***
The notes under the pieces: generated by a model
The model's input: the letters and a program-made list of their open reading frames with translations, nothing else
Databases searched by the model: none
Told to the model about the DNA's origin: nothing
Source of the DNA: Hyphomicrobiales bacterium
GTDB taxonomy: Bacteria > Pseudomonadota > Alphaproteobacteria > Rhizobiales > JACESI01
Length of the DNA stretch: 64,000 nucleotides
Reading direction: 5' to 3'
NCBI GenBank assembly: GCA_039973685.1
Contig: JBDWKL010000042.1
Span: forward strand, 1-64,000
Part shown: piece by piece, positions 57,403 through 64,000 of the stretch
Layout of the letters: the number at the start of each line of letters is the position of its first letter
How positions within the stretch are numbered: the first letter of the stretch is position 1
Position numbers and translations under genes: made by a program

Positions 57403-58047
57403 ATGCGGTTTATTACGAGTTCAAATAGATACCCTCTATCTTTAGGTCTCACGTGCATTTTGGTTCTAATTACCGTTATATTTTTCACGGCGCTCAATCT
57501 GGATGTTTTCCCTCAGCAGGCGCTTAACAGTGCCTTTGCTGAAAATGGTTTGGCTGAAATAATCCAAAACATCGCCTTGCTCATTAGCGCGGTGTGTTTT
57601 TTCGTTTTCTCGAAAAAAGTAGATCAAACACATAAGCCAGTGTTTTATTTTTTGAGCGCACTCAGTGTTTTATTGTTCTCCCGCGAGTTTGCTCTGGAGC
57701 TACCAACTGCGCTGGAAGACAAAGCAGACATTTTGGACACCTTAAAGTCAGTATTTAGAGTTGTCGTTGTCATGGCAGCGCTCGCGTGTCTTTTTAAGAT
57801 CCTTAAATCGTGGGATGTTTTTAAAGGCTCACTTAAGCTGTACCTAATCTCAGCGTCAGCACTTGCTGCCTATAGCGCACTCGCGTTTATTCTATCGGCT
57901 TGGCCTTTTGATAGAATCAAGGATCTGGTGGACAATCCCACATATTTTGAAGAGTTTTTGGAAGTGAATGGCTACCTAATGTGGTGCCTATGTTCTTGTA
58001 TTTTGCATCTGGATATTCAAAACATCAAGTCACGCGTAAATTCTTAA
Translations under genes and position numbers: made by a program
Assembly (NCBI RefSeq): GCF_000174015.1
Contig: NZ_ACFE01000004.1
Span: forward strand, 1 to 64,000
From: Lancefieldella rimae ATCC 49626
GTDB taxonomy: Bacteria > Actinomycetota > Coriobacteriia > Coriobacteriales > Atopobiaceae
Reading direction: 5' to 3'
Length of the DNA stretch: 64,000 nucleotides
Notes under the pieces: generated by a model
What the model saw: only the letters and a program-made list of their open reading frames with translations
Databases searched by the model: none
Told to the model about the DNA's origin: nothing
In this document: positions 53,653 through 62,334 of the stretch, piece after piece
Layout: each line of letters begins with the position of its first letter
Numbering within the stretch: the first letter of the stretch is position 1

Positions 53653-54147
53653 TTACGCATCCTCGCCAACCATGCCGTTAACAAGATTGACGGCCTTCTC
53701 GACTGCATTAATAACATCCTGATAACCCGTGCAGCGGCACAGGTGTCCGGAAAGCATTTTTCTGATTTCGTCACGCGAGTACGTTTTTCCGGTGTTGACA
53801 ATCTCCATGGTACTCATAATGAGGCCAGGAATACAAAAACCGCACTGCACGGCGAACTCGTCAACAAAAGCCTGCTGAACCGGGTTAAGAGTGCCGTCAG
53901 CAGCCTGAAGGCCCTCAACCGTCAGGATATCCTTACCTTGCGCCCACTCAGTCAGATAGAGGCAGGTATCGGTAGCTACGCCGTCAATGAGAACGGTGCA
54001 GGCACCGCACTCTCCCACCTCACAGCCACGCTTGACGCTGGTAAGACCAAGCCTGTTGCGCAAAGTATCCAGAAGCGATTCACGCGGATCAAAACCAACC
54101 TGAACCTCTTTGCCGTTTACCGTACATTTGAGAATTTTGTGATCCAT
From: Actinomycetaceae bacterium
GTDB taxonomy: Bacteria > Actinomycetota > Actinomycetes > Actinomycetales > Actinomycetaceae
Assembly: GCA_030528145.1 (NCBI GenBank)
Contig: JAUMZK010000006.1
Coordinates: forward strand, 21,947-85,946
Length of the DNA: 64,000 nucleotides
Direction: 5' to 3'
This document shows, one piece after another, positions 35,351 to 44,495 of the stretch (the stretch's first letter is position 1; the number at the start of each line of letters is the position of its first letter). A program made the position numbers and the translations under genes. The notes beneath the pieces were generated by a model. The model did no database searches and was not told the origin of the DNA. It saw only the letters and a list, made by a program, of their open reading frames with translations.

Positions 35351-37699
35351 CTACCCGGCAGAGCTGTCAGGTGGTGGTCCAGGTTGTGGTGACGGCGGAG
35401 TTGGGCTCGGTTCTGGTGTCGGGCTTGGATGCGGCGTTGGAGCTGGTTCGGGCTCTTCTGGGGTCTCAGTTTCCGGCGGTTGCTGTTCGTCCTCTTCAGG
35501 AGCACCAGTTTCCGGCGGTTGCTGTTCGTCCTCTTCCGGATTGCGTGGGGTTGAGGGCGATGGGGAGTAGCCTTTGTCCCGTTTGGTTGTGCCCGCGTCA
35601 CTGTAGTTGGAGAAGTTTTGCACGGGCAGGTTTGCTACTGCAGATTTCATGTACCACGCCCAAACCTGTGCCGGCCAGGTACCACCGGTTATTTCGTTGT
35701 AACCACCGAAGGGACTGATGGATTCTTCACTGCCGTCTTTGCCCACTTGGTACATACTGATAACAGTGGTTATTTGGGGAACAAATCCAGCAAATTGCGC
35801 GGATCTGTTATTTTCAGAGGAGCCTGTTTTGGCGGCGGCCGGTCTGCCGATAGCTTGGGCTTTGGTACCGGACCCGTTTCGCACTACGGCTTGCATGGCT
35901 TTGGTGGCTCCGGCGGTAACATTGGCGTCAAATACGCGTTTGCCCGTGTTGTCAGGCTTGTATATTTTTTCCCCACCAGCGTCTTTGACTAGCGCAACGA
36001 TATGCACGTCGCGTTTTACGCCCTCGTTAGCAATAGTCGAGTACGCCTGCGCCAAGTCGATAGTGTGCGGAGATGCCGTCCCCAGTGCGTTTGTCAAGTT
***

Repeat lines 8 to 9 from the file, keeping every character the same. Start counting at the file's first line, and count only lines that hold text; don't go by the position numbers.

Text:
Reading direction: 5' to 3'
NCBI GenBank assembly: GCA_039973685.1